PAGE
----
Thursday, October 30, 2014

October 2014 in Review

With Halloween right around the corner, we tried to get into the spirit of things this October. How about you?

Spirited Outfits
Personal style, popbasic,
Striped Shirt  | Black Dress | Mustard Sweater

Spirited Movies
Getting into the holiday spirit of Halloween, we got our laughs with Mel Brooks' Young Frankenstein and our fashion sense from Kim Novak in Bell, Book and Candle.

Spirited Mail
Who wouldn't love opening their mail box to this stationary For the Girls? Or what about any of these subscription boxes? Speaking of mail, would you write to a prisoner in the penal system?

Spirited Plans
I shared some ideas of things to do in October, and got into the spirit of the season with this month's Dog-Eared Page, Dracula. I also shared some extra great reads on the internet. But this month has been quiet on the blog, but busy in real life. I attended a local conference on Gifted Education and my classroom has been busy too- with robots, bridge building and more. You all know I don't talk about my job much because it involves others, such as students, whose privacy I value, but know this.  It has been a roller coaster this year, but always fun!

Spirited Finds

As a diabetic, this is the most amazing news to be hearing!

Made me laugh.

Good advice about always being ready; sillier, but fun advice about being Parisian 

Talking While Female

A moving post on overcoming struggles from fellow blogger Taylor of Nothing but Pigeons.

I've been wearing scarves more lately- would you wear this one? 

An inside look at North Korea

 How about a real werewolf story- and other history you've never heard of

Four autumn looks from:  Anna, Marlen, Katie and Hannah.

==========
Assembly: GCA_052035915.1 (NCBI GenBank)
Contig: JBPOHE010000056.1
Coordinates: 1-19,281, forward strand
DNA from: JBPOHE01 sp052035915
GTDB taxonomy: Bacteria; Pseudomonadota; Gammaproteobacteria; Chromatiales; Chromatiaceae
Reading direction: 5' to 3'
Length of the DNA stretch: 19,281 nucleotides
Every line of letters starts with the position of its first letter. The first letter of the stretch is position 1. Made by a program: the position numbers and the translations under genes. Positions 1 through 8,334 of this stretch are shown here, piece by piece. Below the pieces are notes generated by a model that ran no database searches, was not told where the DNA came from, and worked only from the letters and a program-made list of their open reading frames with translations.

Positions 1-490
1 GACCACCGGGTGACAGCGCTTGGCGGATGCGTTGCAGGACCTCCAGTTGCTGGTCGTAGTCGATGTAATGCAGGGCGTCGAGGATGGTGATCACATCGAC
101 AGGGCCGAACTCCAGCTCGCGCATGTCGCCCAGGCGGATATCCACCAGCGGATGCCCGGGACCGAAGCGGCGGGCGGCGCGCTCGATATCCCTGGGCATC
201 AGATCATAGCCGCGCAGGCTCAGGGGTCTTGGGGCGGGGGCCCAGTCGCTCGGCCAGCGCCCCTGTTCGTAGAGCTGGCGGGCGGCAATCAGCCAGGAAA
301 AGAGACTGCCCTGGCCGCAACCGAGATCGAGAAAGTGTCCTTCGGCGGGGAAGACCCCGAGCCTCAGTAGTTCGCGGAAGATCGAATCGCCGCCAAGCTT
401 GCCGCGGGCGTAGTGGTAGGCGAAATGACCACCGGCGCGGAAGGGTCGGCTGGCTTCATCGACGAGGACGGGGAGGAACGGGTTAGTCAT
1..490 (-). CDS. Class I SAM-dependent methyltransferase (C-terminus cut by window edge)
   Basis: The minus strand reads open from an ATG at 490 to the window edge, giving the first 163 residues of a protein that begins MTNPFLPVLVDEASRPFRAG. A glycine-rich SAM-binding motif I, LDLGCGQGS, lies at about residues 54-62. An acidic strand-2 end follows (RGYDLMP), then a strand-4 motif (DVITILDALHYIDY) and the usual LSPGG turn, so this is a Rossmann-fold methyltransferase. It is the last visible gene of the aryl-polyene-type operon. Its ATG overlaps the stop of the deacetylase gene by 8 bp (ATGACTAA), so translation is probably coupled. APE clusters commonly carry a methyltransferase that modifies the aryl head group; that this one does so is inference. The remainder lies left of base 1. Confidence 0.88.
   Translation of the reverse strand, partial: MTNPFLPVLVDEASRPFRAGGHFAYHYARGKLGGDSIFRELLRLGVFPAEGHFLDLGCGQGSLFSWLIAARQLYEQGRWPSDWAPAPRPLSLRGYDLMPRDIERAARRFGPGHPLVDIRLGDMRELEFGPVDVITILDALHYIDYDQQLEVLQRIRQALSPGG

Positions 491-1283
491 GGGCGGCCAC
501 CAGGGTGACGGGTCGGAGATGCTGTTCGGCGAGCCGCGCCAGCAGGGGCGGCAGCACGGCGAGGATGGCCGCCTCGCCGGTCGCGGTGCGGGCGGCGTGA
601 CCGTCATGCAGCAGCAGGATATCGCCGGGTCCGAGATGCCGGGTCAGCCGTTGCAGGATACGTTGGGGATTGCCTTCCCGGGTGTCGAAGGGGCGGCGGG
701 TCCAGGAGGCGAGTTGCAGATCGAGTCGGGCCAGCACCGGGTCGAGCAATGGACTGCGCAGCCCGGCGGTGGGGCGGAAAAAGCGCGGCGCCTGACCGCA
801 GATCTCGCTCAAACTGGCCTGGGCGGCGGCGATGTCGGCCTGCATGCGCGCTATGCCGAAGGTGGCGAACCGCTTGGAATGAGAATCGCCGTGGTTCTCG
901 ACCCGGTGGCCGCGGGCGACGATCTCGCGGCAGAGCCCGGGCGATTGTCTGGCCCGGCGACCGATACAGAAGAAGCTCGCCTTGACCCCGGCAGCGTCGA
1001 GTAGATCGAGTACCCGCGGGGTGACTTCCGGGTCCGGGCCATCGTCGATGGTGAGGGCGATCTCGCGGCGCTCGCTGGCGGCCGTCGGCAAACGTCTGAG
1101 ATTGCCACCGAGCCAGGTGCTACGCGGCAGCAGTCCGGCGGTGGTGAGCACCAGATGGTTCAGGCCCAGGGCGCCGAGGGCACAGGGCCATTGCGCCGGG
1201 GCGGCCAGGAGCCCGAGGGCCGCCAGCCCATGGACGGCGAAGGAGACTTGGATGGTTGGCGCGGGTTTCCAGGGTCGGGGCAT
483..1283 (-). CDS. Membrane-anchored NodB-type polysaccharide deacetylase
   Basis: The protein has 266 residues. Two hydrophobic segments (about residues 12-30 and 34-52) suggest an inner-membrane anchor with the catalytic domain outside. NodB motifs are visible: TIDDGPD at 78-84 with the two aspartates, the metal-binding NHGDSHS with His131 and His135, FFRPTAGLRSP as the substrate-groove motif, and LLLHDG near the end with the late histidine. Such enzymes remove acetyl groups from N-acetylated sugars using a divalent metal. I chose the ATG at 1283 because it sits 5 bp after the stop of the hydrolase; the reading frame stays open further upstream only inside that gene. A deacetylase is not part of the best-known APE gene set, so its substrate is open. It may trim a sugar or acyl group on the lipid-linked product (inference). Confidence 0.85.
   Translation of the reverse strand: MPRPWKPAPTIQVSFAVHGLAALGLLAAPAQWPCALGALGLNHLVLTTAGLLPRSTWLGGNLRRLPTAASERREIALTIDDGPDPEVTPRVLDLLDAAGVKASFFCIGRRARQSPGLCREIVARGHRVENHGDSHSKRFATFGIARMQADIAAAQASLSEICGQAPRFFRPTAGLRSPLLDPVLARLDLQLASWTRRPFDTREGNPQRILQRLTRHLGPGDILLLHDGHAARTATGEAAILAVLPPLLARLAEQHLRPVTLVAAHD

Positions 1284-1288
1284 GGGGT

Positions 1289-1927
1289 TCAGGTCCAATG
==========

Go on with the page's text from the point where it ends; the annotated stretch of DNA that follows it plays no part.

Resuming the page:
Is all reading reading good when it comes to kids?

Tuesday, October 28, 2014

What I Wore: The LBD

fur scarf and black dress
popbasic and black dress
What I Wore: Dress (Popbasic; Similar Here), Necklace (Similar Here), Sweater (Forever 21; Similar Here), Fur (Similar Here), Shoes (Old Navy)

You all know I'm a huge fan of the Popbasic clothing line, right? This dress is from their latest micro-collection. It actually sold out pretty much in under a day! For me the real draw had actually been the jewelry that came with the dress, but- everyone needs an LBD, right? I figured it would make an easy work outfit for the hectic mornings. Turns out it is a liiiiitttle (and by a little, I mean a lot) more clingy than I'm strictly comfortable with wearing in a professional setting, so it has been "decorating" my dresser as I try to figure out how to style it.

Layers- Layers and autumn style turn out to be the key. This worked for a morning of just reading and an afternoon facing the bracing temperatures of fall when we were out and about town. So, while the dress wasn't quite what was expected, it works. You ever have a piece of clothing that you had to rethink how to wear it?

Monday, October 27, 2014

The List (Updated)

Screen Shot 2014-10-19 at 8.43.42 AM